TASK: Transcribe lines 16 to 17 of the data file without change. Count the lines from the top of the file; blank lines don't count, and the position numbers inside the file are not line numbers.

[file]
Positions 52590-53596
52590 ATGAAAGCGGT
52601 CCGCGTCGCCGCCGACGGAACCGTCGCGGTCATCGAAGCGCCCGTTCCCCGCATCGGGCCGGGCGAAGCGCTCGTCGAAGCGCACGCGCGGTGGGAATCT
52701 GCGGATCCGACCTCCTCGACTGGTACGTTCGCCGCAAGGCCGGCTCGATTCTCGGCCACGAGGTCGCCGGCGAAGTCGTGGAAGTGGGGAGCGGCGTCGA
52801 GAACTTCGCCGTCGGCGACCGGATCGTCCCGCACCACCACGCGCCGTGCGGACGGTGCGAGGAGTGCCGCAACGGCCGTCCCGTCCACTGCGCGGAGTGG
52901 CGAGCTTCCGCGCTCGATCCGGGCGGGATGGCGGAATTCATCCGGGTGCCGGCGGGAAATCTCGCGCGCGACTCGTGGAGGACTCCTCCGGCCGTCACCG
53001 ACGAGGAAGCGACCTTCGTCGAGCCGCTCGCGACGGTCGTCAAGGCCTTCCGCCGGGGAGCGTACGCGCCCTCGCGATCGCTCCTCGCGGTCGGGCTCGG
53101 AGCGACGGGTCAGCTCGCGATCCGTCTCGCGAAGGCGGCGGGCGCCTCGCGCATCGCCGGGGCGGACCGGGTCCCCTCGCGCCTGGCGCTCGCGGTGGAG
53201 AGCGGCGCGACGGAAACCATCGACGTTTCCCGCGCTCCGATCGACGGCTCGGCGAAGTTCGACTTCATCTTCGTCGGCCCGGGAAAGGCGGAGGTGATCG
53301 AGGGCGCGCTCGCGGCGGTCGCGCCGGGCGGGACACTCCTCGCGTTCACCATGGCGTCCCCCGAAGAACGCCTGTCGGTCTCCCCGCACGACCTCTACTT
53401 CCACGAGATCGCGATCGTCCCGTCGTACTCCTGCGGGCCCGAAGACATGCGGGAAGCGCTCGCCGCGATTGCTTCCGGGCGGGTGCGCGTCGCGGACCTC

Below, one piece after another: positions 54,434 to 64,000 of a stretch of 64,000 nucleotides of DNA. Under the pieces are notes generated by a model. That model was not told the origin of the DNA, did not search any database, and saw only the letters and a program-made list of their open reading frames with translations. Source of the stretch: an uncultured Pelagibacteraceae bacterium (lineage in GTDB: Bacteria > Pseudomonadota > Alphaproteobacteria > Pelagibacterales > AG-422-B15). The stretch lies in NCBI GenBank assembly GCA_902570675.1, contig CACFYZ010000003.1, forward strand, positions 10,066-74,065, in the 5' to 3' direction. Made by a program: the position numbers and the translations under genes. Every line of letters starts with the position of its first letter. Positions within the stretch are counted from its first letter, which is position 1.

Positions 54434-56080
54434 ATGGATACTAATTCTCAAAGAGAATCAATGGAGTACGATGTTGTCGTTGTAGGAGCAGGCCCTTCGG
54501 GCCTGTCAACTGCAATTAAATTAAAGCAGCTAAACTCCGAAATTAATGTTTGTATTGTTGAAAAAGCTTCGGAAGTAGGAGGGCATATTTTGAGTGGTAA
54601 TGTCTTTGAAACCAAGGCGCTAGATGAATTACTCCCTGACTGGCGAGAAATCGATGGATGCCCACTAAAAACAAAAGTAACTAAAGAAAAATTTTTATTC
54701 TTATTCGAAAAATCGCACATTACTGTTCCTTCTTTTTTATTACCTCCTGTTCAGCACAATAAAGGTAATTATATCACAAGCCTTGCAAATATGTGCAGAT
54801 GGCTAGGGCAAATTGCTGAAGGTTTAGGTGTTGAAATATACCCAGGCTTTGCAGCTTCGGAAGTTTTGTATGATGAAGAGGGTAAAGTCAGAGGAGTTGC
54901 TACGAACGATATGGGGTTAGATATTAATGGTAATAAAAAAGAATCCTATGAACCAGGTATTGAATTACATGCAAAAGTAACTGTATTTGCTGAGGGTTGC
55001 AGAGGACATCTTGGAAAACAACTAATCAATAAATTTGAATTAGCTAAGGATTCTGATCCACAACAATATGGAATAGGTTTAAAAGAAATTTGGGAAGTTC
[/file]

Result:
54601 TGTCTTTGAAACCAAGGCGCTAGATGAATTACTCCCTGACTGGCGAGAAATCGATGGATGCCCACTAAAAACAAAAGTAACTAAAGAAAAATTTTTATTC
54701 TTATTCGAAAAATCGCACATTACTGTTCCTTCTTTTTTATTACCTCCTGTTCAGCACAATAAAGGTAATTATATCACAAGCCTTGCAAATATGTGCAGAT